What’s behind the climate change confusion? Why are politicians and the public still debating climate change, when the scientific debate ended years ago? Time to hit the books.
Planet Earth is on the brink of catastrophic, man-made global warming. That, at least, is according to the UN’s Intergovernmental Panel on Climate Change, which published a landmark report on the subject this month. The 259 scientists behind the report were unequivocal: atmospheric levels of greenhouse gases are “unprecedented in at least the last 800,000 years”, the planet is warming, and humans are “the dominant cause”.
Despite the near-universal scientific consensus, though, surveys show that fewer people than ever believe in man-made global warming.
So what’s behind the climate change confusion? Why are politicians and the public still debating climate change, when the scientific debate ended years ago?
• The confusion over climate change has its roots in a previous scientific controversy. In the 1970s, big tobacco companies spent tens of millions trying to obscure the scientifically proven link between smoking and cancer. Read the brilliant Merchants of Doubt by Naomi Oreskes and Erik Conway to see how in the 21st century, oil companies have knowingly copied that strategy of obfuscation. ExxonMobil, for example, spent US$27.4 million (Dh101m) to support a network of think tanks, lobbyists and “scientists” established to spread doubt over climate change.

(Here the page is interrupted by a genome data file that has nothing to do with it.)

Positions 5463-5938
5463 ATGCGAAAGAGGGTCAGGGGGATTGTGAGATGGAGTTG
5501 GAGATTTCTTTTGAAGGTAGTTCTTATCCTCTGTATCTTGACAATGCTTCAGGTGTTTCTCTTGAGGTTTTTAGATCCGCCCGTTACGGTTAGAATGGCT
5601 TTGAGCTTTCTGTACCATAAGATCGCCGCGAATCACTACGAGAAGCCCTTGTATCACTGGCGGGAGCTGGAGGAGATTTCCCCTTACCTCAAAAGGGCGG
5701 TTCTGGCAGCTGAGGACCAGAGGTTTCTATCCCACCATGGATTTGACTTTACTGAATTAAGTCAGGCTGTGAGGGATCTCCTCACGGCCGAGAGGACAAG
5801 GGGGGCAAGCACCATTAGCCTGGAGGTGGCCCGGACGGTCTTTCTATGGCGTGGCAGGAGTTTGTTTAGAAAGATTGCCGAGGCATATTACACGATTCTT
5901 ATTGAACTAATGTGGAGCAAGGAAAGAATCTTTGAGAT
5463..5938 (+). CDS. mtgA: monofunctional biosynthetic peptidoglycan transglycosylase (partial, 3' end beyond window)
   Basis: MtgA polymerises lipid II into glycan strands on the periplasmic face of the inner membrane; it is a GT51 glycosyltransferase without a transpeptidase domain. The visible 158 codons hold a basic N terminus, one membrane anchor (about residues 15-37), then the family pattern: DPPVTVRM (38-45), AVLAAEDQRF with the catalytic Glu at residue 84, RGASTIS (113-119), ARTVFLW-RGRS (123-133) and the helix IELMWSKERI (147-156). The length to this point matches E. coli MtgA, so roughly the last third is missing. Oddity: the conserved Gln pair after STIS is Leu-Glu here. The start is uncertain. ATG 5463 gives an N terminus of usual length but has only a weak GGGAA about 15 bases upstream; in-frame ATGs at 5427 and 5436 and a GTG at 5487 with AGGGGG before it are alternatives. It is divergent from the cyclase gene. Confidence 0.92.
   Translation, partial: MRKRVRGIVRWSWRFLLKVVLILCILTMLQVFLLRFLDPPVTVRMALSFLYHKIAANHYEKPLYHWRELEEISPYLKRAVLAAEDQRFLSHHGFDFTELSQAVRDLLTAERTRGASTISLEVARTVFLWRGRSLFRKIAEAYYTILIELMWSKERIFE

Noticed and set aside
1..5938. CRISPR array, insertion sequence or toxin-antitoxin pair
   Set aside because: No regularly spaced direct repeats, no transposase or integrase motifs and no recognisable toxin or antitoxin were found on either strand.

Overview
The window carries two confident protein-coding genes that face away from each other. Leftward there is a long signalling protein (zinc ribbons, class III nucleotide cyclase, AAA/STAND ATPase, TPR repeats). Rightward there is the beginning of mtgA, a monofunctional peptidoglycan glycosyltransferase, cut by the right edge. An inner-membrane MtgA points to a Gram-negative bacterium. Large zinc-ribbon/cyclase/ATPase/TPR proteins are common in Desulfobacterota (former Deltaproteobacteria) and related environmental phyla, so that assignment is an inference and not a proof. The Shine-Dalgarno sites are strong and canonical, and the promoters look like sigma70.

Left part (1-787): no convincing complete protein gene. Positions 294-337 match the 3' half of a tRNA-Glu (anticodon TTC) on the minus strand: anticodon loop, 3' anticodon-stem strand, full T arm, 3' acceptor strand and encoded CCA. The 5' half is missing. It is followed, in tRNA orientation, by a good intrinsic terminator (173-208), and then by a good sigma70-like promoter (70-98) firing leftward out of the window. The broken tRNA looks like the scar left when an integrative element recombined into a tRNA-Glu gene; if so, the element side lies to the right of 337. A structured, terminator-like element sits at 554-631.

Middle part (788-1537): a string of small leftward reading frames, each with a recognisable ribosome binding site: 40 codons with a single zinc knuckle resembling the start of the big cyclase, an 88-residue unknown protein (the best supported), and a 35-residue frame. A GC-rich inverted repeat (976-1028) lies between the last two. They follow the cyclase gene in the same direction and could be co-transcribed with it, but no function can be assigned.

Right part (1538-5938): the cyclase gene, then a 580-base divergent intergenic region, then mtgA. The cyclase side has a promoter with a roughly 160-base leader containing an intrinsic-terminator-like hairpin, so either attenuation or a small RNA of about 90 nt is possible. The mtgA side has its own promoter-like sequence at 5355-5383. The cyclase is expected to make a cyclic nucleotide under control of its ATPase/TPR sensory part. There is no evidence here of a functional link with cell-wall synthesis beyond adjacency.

• Meanwhile, politicians aren’t helping. In The Politics of Climate Change, Anthony Giddens argues politics-as-usual cannot cope with the monumental challenge posed by man-made global warming. Obsessed by their electoral cycles, politicians are unable to take the unpopular, long-term action required: that’s why some political theorists have argued that democracy should be suspended in the interests of controlling the climate.
• So what does the future hold? Read The Great Disruption: How the Climate Will Transform the Global Economy by Paul Gilding to find out. It’s time, says Gilding, to stop worrying about the effects of climate change: they’ve become unavoidable. Instead, we need to start planning for a world in which the Arctic ice sheet disappears each summer, oceans are acidic, extreme weather is more common, and major cities have been rendered uninhabitable by rises in the sea level.